Turn fantasies into reality

Banish the to-do lists if you want to enjoy the results, advises Jurgen Wolff, in his second of a summer-long series.

After all the planning you have to do during term time, it may be the last thing you want to think about when contemplating your holidays. Yet how often have we all had the experience of vaguely intending to do a dozen things during our break, only to find, when it's time to go back to work, that we've not done any of them? One stress-free way to avoid this is to plan in terms of outcomes, rather than with endless to-do lists.

Outcomes are simply the results we want. Examples of desirable outcomes for a holiday period might, for instance, include relaxing deeply, catching up on pleasure reading, enjoying time with friends we've been too busy to see for a while, and achieving some creative project of our own, such as writing a short story or planting a garden. Even things that require some fairly hard work, such as redecorating the kitchen or clearing the attic, become more appealing when we begin by thinking of the outcome they lead to: having a pleasant and orderly environment.

Thinking about the outcomes we want is a great way to begin the transition to holiday time. During the frantic end-of-term activity, it gives us something to look forward to. It begins to suggest, effortlessly, as part of our daydreams, specific steps we can take to achieve those outcomes.

For example, when we think about relaxing deeply, images of a day on the beach may pop up, or getting a massage, or simply sleeping late, spending all day in a dressing gown, and watching some classic films on video.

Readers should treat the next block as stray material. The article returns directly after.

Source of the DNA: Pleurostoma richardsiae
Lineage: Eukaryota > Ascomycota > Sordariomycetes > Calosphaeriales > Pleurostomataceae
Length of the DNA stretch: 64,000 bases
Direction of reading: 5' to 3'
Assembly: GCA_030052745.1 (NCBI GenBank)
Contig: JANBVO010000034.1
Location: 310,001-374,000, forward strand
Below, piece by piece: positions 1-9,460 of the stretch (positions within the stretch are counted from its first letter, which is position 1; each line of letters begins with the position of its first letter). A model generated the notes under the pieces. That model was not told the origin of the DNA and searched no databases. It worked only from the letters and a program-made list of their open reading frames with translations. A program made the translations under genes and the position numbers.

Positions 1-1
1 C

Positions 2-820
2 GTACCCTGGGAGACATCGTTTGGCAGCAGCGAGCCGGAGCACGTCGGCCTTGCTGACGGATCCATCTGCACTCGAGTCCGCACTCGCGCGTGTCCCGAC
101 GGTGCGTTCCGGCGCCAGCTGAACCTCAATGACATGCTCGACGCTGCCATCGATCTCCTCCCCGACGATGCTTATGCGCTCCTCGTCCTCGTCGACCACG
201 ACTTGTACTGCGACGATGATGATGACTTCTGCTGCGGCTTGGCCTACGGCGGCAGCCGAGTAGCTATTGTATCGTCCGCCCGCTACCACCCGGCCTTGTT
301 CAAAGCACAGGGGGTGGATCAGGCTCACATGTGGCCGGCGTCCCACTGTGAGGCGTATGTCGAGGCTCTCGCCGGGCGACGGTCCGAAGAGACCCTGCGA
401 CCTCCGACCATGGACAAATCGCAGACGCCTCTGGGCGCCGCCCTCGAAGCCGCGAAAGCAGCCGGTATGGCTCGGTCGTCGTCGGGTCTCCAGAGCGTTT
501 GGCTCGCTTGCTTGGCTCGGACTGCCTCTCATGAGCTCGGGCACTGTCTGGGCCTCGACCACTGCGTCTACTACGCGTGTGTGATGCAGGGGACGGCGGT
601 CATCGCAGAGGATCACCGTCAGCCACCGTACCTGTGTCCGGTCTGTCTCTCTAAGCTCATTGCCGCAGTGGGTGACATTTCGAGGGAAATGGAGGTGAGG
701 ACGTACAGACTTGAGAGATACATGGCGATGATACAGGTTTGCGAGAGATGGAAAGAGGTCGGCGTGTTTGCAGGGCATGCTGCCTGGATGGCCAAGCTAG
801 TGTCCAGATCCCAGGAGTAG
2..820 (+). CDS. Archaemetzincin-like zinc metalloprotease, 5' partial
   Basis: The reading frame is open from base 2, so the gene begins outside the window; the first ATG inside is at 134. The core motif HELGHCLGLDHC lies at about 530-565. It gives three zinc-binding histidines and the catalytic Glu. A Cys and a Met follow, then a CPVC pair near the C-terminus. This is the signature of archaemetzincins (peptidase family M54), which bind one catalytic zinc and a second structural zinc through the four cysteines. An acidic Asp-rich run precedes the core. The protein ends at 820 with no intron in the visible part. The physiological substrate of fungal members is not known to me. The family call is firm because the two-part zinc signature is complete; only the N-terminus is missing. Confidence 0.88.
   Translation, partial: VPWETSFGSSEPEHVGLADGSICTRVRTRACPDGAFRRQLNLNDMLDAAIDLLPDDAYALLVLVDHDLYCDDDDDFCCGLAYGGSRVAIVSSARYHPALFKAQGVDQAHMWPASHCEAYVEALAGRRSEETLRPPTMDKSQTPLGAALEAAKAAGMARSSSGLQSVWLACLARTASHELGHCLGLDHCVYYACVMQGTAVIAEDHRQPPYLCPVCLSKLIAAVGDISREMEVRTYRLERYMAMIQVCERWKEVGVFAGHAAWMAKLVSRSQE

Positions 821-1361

Even mundane tasks such as cleaning out the garage, can be mentally rehearsed (with the emphasis on how great it will feel when the job has been done). Useful strategies may occur to you so that when the time comes, you'll be ready with lots of ideas on the best way to proceed.

In spare moments in the next week, it might be fun and useful to think about what kinds of outcomes you want from your holiday for some of the major areas of your life. The following questions may help: l How would you like to feel in terms of your fitness and your health by the time the break is over?l What would you like to have accomplished in terms of changing your surroundings at home?l What would you like to have done for your personal or professional development?l What changes would you like to see in your finances?l In what ways would you like to have enhanced your relationship with partners, friends, and family?l What new experiences do you want to have had?

Don't try to cram a huge number of activities into your holidays; if you make this a race against time, you'll just end up more stressed. But by choosing at least one or two outcomes that are important to you and starting to think about them, you will lay the foundations of a smooth and enjoyable transition to holiday time.

After spending the year planning your pupils' lives, isn't it time to start thinking about yourself?

Next week: Enjoying every minute.Jurgen Wolff is a hypnotherapist and writer. His most recent book is 'Do Something Different', published by Virgin Business Guides. His free monthly Brainstorm creativity e-bulletin is available by request from BstormUK@aol.com

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